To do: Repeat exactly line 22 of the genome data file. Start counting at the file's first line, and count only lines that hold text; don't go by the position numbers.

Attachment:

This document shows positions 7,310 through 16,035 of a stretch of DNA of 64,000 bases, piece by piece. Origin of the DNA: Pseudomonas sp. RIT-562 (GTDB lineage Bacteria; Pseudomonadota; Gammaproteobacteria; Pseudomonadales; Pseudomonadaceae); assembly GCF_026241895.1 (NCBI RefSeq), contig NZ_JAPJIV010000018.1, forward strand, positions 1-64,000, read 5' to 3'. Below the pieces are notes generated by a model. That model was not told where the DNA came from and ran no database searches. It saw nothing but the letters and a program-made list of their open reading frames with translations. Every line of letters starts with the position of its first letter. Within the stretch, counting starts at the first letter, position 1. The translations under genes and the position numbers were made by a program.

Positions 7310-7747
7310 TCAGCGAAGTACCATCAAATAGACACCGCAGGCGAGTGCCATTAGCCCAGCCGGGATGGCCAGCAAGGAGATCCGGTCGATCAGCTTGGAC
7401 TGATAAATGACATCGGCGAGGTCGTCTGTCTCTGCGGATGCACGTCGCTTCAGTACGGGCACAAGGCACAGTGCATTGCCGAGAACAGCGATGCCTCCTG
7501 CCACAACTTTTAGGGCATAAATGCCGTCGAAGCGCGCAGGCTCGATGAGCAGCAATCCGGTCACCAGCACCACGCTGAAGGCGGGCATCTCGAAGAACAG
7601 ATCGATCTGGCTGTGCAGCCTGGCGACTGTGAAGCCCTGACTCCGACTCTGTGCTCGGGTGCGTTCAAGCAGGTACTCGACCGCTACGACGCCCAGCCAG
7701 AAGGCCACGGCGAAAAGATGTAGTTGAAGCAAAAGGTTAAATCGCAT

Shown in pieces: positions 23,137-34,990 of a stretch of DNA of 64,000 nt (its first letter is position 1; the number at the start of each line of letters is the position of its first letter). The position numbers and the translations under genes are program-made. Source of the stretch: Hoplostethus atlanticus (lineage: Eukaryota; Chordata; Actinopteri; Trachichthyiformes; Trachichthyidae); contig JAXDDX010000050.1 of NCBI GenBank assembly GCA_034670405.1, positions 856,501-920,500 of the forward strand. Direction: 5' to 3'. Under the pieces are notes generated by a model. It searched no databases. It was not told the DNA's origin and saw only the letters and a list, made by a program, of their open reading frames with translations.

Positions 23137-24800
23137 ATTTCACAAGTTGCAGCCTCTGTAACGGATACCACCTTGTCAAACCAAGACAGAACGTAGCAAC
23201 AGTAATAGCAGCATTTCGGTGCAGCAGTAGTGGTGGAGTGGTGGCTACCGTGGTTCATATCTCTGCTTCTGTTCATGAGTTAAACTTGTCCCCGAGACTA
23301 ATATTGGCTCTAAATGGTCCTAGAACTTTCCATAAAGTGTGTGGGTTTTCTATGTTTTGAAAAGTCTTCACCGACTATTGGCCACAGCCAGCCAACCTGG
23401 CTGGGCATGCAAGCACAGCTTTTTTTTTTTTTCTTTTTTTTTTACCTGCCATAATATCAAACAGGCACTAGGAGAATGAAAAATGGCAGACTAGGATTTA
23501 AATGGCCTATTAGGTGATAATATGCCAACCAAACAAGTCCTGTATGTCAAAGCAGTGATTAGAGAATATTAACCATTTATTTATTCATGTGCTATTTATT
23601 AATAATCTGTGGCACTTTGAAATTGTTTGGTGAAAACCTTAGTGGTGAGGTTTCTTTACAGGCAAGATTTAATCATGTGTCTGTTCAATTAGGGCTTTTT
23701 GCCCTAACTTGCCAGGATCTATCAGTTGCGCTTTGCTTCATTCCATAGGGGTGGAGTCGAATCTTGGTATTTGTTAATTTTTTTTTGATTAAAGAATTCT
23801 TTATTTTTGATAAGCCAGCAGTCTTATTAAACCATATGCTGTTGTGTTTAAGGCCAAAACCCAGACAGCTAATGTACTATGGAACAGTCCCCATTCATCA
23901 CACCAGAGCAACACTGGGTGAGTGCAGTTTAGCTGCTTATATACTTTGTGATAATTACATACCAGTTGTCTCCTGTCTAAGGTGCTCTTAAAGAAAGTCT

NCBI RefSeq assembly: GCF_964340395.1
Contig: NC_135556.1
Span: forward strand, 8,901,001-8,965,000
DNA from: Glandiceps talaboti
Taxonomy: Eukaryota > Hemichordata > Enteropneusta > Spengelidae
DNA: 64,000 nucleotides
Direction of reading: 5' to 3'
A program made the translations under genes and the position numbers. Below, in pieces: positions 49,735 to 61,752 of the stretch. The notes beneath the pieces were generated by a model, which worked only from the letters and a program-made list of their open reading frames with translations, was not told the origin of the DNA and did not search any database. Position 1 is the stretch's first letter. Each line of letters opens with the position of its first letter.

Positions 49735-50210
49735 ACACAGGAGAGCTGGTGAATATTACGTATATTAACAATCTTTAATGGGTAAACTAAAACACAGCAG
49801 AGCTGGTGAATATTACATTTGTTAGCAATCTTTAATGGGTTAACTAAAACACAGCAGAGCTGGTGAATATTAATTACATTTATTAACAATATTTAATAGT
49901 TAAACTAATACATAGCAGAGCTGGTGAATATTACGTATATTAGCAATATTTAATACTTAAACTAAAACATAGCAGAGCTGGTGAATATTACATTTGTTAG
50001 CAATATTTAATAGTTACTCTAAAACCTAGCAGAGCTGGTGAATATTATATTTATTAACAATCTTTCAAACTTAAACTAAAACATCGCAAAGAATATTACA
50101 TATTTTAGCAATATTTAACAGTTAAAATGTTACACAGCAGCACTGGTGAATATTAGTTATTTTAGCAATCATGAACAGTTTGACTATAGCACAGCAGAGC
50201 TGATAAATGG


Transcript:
DNA from: Glandiceps talaboti